“So the message [from Rubin] is, we need to look at any parts of our economy that include energy as an input, which is just about everything nowadays, and certainly agriculture,” Bomke said by phone. “What Rubin says is, this will likely shift the competitive advantage from areas that are far removed from the marketplace. And it should give an advantage to more local producers, even if their labour costs and land costs are a bit higher. If their supply lines are shorter, then they may be back in the game.”

      While this may turn out to be the case, Bomke said the recent push for localization has not translated into increased enrollment in the faculty—at least not in all areas.

      “It’s kind of a mixed bag,” he said. “Our strongest program is the food nutrition and health area, which includes dietetics, human nutrition, and food science.”¦Enrollment at the food end, the postfarm end, has been very strong, as has been the global resource systems program.”¦The area where we’ve been struggling a bit has been in the agroecology area, for a number of reasons.”

      First, Bomke said, traditional job opportunities haven’t been as abundant recently because there have been fewer industrial positions. A lot of employment has been related to biotechnology, he added, in part because the federal department Agriculture and Agri-Food Canada, like other institutional employers, has become focused on genetics and laboratory work. “So [for] people like ourselves, who deal with agronomy and agroecology and so on, it’s been a bit of a struggle,” he said.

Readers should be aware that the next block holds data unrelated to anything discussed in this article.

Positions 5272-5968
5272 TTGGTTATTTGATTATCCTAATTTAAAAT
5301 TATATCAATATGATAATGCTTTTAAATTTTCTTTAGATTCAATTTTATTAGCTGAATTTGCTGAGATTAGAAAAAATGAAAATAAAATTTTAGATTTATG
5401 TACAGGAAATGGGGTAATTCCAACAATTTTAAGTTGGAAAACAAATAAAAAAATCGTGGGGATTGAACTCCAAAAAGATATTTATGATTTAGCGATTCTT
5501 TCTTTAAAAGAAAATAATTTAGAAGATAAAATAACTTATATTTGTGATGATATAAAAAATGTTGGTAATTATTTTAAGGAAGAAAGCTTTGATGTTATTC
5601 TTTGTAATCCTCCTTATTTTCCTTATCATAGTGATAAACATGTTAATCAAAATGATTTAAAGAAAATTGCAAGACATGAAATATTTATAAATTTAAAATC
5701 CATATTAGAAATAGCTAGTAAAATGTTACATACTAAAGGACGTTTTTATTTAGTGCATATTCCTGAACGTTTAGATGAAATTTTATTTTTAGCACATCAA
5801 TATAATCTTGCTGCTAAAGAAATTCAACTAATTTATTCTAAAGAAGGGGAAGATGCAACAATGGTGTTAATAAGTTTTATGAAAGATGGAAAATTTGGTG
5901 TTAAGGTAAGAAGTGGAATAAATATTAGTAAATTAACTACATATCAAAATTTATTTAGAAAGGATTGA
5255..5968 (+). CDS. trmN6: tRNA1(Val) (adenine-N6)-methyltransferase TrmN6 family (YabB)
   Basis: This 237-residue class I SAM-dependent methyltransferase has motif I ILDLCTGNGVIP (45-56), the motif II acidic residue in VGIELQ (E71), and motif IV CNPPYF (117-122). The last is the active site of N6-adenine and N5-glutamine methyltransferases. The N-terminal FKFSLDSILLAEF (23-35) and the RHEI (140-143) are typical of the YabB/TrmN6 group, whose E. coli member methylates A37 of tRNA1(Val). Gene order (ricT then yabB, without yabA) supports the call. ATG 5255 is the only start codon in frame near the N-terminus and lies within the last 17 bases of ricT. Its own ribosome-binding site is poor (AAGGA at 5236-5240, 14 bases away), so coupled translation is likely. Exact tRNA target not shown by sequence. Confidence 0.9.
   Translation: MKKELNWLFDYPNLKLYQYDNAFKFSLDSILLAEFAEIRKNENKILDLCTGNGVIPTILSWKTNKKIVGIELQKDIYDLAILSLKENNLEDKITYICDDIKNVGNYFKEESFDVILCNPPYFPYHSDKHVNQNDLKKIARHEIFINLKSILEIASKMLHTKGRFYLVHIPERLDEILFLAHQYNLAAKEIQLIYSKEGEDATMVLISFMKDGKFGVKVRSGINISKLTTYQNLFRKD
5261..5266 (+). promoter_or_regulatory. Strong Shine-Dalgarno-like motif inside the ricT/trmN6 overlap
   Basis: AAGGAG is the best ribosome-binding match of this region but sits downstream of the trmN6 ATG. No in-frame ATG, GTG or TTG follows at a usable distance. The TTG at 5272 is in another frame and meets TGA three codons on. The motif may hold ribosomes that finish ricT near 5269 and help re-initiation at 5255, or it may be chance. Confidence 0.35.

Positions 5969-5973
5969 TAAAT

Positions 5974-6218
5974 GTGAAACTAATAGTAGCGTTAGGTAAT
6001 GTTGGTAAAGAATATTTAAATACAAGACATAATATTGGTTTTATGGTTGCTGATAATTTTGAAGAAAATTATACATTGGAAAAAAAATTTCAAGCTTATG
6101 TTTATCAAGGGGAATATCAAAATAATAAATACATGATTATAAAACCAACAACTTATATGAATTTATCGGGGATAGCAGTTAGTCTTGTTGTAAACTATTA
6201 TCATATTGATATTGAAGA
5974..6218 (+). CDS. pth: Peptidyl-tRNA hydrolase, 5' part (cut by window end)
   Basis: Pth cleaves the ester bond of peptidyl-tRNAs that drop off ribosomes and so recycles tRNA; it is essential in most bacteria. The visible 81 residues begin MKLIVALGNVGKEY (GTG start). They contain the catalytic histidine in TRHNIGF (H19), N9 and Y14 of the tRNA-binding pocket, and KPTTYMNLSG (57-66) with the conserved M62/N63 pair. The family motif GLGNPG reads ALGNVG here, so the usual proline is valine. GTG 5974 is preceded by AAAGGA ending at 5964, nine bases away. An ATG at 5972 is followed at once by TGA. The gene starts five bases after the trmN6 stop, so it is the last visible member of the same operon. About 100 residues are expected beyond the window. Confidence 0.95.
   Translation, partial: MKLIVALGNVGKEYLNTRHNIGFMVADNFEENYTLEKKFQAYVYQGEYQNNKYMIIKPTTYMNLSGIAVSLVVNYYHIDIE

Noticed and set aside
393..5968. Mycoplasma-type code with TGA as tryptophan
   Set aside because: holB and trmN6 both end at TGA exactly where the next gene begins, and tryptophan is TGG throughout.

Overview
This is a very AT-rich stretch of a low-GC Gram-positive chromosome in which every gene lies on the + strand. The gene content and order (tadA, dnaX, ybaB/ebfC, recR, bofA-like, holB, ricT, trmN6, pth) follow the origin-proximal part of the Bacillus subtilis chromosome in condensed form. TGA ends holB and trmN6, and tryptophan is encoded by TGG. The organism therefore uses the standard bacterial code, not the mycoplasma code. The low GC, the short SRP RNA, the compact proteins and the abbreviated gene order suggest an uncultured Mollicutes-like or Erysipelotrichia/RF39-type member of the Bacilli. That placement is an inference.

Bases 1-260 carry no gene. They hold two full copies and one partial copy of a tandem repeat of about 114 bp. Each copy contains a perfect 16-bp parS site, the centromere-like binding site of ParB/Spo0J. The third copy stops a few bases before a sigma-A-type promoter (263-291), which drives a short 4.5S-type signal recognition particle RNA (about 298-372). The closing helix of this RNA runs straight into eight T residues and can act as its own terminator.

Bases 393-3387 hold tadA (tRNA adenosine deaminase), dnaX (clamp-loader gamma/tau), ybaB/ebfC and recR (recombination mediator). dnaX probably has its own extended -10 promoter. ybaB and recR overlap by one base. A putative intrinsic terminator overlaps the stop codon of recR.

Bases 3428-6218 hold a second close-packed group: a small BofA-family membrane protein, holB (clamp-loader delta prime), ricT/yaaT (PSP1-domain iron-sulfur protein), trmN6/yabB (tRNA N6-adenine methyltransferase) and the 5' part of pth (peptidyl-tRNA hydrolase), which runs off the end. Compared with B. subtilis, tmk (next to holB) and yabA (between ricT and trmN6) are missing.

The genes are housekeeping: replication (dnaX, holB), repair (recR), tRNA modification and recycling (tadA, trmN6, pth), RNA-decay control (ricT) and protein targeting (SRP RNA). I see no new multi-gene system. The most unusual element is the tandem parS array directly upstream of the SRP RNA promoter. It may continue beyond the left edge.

Bomke agreed with Thoreau that having a foot in the soil sciences can diversify the skill sets of agriculture students. He said that the faculty has focused on creating a learning environment that emphasizes critical thinking. “We still have exams and we still have some lectures, but we’ve gone way more towards a more active learning environment,” he said. “And I think that attracts a certain kind of student, and it rewards a certain kind of student, like Gemma and Andrea.”

      That creative energy will be needed, Bomke noted, because “it’s going to be time for all hands on deck here before long, in order to feed ourselves and the world.

      “That means using local resources is going to be an important part of it,” he said. “I hope that our students are ready to participate in that in a big way. It’s not shutting the door and saying that we’re only going to eat within 100 miles. The lesson from The 100-Mile Diet is to look at what we have available locally, and how do we sustain that and improve that and make that more economically and socially viable.”

      In 2007, the provincial Ministry of Agriculture and Lands released “B.C.’s Food Self-Reliance”, a report claiming that by 2025, farmers will need a total of 281,000 hectares of irrigated food-producing land to ensure a healthy diet for British Columbians. That’s an increase of 49 percent over what was available in 2005.

      We already know who can help fill the breach. They just need the resources to make local food our biggest growth industry.